Struma ovarii is a rare cause of hyperthyroidism and particularly rare in patients with coexisting Graves' disease. We describe a 28-year-old female who presented with symptoms and signs of hyperthyroidism (free thyroxine [FT(4)] 39 pmol/L, thyrotropin [TSH] < 0.05 mU/L) and associated ophthalmopathy, consistent with Graves' disease. The patient relapsed twice: once after initial successful management with carbimazole and subsequently after subtotal thyroidectomy. Radioisotope scanning showed focal uptake bilaterally in the neck and believing this was the source of thyroid hormone excess, carbimazole was restarted. A left ovarian mass was found on ultrasound during the investigation of unrelated nephrotic syndrome resulting from focal segmental glomerulosclerosis. A 555-g struma ovarii was removed surgically. Hypothyroidism developed postoperatively (FT(4) 9.7 pmol/L, TSH 36 mU/L). Circulating TSH receptor stimulating antibodies were positive and immunohistochemical studies confirm the presence of TSH receptors on the struma ovarii. The demonstration of TSH receptors on the struma ovarii increases previous speculation that struma ovarii growth and function may be augmented by the circulating TSH receptor stimulating antibodies of Graves' disease.
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http://dx.doi.org/10.1089/thy.2006.16.791DOI Listing
August 2006

Failure to normalize parathyroid hormone during treatment of vitamin D deficiency in Asian patients.

Clin Endocrinol (Oxf) 2004 Nov;61(5):603-6

Department of Diabetes and Endocrinology, Bradford Teaching Hospitals NHS Trust, Bradford, UK.

Objective: Vitamin D deficiency and osteomalacia remain commonplace within the Asian community in Bradford. The treatment of vitamin D deficiency and osteomalacia is cheap and effective, but there are few data on long-term outcomes. Studies have suggested that a minority of patients fail to normalize parathyroid hormone (PTH) levels during therapy with vitamin D. This study aimed to determine what proportion of Asian patients with vitamin D deficiency and secondary hyperparathyroidism normalize PTH levels following therapy with oral vitamin D and to examine reasons for failure to normalize PTH.

Design: This study examined the impact of an oral regimen of vitamin D 800 i.u. (20 micrograms) and calcium 1000 mg daily, on PTH levels within an endocrinology outpatient clinic. patients 51 (4M:47F) Asian patients, median age 39 years (range 16-77 years) with vitamin D deficiency (25-hydroxyvitamin D < 25 nmol/l) and secondary hyperparathyroidism (PTH > 5.7 pmol/l).

Measurements: All patients had at least one follow-up measurement of PTH and calcium during treatment. A subgroup of patients gave consent for examination of GP-prescribing records to indirectly asses adherence to therapy.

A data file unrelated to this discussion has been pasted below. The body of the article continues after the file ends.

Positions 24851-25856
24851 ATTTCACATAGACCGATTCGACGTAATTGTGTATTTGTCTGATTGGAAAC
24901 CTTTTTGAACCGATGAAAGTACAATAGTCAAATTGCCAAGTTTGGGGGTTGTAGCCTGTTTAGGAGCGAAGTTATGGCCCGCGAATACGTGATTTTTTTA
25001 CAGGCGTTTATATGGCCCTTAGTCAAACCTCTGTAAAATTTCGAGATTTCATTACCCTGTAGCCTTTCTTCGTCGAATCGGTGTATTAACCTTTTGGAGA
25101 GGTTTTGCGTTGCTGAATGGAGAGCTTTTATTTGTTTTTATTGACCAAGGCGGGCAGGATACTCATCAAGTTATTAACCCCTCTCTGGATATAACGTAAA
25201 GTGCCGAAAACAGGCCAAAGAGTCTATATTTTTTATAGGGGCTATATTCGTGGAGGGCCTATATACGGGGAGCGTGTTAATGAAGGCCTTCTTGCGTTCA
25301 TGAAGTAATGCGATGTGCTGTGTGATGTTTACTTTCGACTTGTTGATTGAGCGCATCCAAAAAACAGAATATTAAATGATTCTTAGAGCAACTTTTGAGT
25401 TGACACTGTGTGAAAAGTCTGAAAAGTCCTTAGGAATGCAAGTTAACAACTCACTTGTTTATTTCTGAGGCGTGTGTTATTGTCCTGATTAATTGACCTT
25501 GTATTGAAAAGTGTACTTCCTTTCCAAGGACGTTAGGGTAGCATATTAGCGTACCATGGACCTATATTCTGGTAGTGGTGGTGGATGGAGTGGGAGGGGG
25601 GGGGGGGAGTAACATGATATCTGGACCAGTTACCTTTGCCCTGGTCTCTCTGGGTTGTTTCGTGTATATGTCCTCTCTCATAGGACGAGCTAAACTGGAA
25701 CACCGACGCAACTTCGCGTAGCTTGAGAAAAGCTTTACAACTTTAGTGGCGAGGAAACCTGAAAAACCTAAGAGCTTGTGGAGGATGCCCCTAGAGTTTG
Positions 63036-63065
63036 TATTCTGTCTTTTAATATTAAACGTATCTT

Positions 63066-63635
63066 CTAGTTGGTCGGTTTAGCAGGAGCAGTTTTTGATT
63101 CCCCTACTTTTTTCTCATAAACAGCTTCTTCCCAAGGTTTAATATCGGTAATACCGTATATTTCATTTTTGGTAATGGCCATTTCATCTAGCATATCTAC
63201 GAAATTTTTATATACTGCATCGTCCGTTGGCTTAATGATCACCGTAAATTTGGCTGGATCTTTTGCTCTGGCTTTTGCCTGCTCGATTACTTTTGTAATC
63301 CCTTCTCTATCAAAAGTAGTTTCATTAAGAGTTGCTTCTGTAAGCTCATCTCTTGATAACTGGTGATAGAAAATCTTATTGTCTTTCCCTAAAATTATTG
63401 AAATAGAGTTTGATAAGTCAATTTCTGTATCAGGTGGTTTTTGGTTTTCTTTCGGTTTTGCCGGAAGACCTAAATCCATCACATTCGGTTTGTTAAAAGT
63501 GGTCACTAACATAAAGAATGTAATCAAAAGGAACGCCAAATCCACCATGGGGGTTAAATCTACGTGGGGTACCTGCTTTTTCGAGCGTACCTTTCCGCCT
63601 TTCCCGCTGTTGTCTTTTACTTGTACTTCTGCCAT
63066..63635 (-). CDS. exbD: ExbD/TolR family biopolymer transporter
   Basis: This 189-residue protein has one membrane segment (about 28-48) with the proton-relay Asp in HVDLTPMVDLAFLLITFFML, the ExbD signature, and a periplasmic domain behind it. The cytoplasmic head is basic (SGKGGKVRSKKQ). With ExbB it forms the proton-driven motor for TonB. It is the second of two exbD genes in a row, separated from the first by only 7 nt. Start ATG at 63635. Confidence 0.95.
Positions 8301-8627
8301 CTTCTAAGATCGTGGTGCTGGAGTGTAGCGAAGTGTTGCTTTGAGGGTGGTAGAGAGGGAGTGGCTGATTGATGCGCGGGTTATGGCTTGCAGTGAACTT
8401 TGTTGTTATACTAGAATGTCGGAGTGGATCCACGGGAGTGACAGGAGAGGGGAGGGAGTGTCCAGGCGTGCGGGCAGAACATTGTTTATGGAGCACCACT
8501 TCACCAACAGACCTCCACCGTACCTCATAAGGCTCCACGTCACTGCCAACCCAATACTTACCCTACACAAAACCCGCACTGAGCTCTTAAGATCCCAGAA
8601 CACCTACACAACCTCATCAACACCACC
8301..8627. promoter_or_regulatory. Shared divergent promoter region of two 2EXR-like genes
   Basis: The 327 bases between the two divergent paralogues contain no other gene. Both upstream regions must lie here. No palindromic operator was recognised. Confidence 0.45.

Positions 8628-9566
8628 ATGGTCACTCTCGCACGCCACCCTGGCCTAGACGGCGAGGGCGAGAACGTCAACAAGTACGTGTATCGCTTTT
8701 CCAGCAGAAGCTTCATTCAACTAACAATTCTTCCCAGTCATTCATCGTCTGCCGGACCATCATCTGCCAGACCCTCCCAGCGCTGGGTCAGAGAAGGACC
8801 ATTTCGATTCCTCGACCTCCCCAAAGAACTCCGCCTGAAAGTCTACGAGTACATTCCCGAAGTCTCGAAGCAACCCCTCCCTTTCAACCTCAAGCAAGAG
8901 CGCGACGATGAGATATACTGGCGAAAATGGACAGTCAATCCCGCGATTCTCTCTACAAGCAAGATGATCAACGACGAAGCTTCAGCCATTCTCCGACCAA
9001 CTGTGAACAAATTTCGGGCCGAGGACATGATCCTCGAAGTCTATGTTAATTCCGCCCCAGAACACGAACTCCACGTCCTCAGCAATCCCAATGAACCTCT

Results: PTH normalized in only 28/51 (55%) patients (group N) and failed to normalize in 23/51 (45%) patients (group F). Baseline patient characteristics including: age, basal serum 25-hydroxyvitamin D (25OHD), basal serum PTH, basal serum calcium and post treatment serum calcium, were similar in groups N and F. Mild hypercalcaemia occurred in only two (3.9%) patients. The proportion of prescriptions collected by patients in group N was 75 (17-100)% and in group F was 17 (0-100)%, P < 0.0001.

Conclusions: This study has demonstrated that long-term oral treatment with vitamin D and calcium, fails to normalize PTH in a significant proportion of patients with vitamin D deficiency and osteomalacia. This is most likely related to lack of adherence to long-term treatment. Improved ways of treating this condition need to be explored.
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http://dx.doi.org/10.1111/j.1365-2265.2004.02139.xDOI Listing
November 2004

Routine biochemistry in suspected vitamin D deficiency.

Authors:
Steven R Peacey

J R Soc Med 2004 Jul;97(7):322-5

Department of Diabetes and Endocrinology, Bradford Teaching Hospitals NHS Trust, Duckworth Lane, Bradford, West Yorkshire BD9 6RJ, UK.

Vitamin D deficiency, which continues to be widespread amongst persons of Asian descent in the UK, is often detected from abnormal results on routine biochemistry. The aim of this study was to assess the frequency of abnormal results from routine baseline tests of serum calcium, phosphate, and alkaline phosphatase in patients who subsequently proved to have vitamin D deficiency and secondary hyperparathyroidism. A retrospective examination was undertaken to assess these baseline indices in a cohort of 84 such patients seen in Bradford-5 male; 80 of Asian descent; median age 46 years (range 16-82); serum 25-hydroxyvitamin D<10 microg/L; parathyroid hormone >54 ng/L. Calcium was normal in 55 patients (66%), phosphate in 68 (81%) and alkaline phosphatase in 24 (29%). In only 5 patients were all three indices outside the normal range. The median parathyroid hormone concentration was significantly greater in patients with abnormal routine biochemistry (145 [range 55-1662] ng/L) than in patients with normal routine biochemistry (88 [59-322] ng/L) but the median 25-hydroxyvitamin D levels did not differ (3.1 [1.3-9.9] and 3.0 [1.5-7.3] microg/L). Routine biochemistry was normal in 20% of cases. If routine biochemistry is relied upon to detect vitamin D deficiency and osteomalacia, a substantial minority of cases will be missed.
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http://dx.doi.org/10.1258/jrsm.97.7.322DOI Listing
http://www.ncbi.nlm.nih.gov/pmc/articles/PMC1079523PMC
July 2004